Watch out for tax thieves this time of year… I don’t mean the folks at the Internal Revenue Service (IRS). The law allows them to take our money.
I’m talking about imposters who call you up claiming to be from the IRS.
According to fraud-awareness firm Fraud.org, tax season is prime time for thieves targeting taxpayers.
Last year, fake IRS fraudsters targeted more than 366,000 people with harassing phone calls demanding payments and threatening jail. Part of the largest nationwide tax scam in history.
These swindlers demand immediate payment using a prepaid debit card or a wire transfer via a service like Western Union or MoneyGram. (If you send money this way, it’s extremely difficult to trace the funds or get them back.)
And if you refuse or act uncertain, they’ll threaten you with arrest.
Worse, last year some of these callers even knew the last four digits of the taxpayer’s Social Security number, which made them appear more legitimate.
So this tax season, if you get a call from someone who claims to be from the IRS and threatens you with jail time, hang up immediately.
The IRS doesn’t initiate contact through the telephone. If you really owe money, it will send a notice in the mail first. And real IRS agents never demand immediate payment by credit card or wire transfer.
We had a tip from reader Dave in Tennessee. When receiving scam calls…
My solution is simple. I ask them to hold on, get my police whistle, and blow hard. They rarely call back and my unwanted calls have dropped off significantly.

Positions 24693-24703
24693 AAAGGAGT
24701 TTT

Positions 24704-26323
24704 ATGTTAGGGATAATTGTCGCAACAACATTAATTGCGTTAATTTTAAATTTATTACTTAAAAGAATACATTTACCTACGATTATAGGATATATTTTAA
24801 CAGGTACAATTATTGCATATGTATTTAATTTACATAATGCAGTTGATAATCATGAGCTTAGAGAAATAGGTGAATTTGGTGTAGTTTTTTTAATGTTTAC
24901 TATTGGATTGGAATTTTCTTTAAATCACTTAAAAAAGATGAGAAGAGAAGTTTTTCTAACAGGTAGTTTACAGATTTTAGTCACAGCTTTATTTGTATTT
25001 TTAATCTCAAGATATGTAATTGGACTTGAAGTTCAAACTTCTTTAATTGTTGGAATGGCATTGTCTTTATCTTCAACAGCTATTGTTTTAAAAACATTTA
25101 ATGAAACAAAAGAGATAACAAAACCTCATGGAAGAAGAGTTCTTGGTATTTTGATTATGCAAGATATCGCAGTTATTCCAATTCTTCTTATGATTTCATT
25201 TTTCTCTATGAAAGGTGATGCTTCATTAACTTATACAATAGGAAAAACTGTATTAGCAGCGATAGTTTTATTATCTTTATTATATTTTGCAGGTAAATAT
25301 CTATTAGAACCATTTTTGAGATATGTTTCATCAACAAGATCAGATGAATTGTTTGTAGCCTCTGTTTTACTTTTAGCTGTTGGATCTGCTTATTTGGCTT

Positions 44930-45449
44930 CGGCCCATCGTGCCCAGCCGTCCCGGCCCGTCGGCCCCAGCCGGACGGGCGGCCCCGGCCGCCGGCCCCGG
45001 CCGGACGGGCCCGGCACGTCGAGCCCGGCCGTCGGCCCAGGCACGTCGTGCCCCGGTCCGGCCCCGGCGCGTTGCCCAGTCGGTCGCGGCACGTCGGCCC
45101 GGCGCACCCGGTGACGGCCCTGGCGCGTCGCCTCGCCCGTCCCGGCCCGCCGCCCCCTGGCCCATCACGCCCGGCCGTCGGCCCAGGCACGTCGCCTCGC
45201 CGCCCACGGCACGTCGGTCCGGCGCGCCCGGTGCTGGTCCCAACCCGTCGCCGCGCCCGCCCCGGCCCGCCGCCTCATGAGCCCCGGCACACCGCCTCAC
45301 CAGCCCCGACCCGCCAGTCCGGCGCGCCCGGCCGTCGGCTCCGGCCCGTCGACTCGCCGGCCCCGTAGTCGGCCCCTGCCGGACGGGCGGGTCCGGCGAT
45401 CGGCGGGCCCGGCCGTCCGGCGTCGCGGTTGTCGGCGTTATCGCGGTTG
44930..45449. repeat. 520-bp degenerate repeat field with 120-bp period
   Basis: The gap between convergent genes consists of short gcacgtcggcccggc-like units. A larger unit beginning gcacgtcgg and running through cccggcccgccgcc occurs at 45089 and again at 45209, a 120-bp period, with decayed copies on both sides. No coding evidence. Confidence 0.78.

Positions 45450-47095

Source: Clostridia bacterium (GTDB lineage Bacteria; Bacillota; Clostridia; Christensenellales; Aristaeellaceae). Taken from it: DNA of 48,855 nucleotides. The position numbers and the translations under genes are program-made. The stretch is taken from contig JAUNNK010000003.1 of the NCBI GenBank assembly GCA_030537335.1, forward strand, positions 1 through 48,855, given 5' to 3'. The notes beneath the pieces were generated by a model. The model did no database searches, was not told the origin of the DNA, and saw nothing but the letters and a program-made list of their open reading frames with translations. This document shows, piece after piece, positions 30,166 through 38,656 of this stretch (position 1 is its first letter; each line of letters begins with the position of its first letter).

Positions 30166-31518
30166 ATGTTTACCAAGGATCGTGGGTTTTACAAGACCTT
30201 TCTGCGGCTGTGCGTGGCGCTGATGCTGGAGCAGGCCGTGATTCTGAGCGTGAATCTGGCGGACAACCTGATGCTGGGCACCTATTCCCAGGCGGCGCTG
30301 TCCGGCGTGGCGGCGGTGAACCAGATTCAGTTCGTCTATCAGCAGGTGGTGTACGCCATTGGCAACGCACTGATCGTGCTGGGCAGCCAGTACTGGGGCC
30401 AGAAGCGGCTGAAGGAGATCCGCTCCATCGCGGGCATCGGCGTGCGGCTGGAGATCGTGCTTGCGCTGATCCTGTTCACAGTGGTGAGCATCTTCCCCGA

Great suggestion, Dave.
All told, the Treasury Department has received nearly 900,000 reports of fraudulent IRS calls since October 2013.
But scam phone calls aren’t the only threat you have to worry about this tax season…
Thieves are also targeting folks by using stolen Social Security numbers to file early tax returns, directing your refund to their mailbox or bank account.
Unfortunately, there’s no way to know if someone has filed a fraudulent tax return in your name. If the IRS contacts you about filing multiple returns, immediately contact the IRS’ Identity Protection Specialized Unit at 1-800-908-4490.
And of course, if you withhold less on your paycheck, you can avoid tax theft by getting no tax return altogether. There’s no good reason to let the IRS hold your money.
- Extra details on the most common IRS-related tax scams via the IRS website.
- Many scammers today are calling your cell phone, not just your landline.
- Something different: The 2001 undercover investigation classic from Edmunds.com – confessions of a car salesman.